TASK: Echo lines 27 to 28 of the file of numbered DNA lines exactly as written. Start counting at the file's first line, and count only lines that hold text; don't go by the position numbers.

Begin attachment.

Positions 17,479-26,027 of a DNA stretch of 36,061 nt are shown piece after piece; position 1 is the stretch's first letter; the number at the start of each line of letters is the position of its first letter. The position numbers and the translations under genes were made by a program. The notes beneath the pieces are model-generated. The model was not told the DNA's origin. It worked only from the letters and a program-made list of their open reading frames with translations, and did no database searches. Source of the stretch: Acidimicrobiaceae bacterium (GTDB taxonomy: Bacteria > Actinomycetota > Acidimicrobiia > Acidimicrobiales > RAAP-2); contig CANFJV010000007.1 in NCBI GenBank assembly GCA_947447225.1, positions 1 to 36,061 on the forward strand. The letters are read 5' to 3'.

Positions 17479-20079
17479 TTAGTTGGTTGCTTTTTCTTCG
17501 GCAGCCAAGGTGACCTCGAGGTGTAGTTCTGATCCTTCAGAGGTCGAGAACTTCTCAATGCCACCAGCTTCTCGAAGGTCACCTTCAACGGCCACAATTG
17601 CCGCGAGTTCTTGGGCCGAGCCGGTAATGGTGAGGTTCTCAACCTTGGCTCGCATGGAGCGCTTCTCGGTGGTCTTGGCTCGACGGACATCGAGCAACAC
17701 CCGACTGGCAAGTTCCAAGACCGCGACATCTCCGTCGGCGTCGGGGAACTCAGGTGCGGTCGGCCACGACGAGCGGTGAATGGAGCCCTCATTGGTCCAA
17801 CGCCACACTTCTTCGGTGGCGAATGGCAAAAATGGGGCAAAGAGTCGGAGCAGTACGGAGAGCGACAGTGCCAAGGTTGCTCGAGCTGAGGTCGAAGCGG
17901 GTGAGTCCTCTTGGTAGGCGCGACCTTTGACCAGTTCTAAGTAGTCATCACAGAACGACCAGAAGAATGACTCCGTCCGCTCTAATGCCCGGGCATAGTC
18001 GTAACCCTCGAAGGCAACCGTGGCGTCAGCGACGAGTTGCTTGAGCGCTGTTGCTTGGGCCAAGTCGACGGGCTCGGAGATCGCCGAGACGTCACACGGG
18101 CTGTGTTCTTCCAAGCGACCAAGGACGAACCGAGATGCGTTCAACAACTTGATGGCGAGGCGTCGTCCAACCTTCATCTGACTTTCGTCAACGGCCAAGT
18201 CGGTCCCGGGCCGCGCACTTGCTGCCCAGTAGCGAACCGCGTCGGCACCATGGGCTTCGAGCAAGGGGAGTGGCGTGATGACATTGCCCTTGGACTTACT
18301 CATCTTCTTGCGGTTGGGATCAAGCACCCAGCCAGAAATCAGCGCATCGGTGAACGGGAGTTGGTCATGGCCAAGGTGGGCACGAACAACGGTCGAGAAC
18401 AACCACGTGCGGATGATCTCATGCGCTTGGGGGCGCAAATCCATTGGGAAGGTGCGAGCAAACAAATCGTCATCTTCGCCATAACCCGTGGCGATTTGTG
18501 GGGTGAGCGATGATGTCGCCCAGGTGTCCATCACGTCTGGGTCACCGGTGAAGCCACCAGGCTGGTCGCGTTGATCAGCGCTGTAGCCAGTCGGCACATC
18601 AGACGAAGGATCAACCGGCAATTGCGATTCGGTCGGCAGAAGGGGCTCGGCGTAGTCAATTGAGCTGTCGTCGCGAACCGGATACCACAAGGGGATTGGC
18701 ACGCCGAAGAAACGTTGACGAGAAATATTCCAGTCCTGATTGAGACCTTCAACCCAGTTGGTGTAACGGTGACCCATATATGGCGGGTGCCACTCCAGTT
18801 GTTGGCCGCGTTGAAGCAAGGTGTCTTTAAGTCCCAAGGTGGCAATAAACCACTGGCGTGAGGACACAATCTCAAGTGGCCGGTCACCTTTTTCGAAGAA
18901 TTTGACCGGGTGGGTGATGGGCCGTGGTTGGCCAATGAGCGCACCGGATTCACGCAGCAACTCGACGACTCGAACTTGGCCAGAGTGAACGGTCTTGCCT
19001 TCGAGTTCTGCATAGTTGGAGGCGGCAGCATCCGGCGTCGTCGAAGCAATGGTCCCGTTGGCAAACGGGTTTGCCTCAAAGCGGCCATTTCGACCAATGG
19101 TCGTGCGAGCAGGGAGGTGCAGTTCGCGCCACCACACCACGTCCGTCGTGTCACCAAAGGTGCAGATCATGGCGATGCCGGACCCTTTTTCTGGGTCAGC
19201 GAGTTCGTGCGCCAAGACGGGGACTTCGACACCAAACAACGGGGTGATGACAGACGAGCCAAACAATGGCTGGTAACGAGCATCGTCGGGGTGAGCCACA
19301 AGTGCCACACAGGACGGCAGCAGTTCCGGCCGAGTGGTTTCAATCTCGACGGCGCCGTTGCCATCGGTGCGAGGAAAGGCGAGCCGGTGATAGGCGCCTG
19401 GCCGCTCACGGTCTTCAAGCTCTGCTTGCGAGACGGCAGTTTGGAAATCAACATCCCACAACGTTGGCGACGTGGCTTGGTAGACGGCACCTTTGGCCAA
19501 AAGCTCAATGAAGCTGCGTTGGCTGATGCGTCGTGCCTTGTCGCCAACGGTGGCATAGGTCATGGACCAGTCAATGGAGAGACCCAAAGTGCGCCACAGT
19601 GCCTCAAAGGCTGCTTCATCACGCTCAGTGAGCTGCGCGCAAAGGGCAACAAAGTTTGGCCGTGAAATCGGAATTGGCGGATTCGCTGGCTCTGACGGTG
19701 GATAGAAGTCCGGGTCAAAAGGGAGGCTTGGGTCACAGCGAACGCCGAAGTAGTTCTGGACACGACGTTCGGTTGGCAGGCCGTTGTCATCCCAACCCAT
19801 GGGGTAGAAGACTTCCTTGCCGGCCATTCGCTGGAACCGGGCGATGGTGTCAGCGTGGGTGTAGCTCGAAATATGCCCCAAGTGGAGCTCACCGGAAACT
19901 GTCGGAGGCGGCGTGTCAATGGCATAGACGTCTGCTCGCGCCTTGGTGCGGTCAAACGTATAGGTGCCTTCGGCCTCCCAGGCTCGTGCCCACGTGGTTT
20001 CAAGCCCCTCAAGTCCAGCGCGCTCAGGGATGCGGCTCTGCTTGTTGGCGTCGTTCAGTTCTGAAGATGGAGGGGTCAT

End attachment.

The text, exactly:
19801 GGGGTAGAAGACTTCCTTGCCGGCCATTCGCTGGAACCGGGCGATGGTGTCAGCGTGGGTGTAGCTCGAAATATGCCCCAAGTGGAGCTCACCGGAAACT
19901 GTCGGAGGCGGCGTGTCAATGGCATAGACGTCTGCTCGCGCCTTGGTGCGGTCAAACGTATAGGTGCCTTCGGCCTCCCAGGCTCGTGCCCACGTGGTTT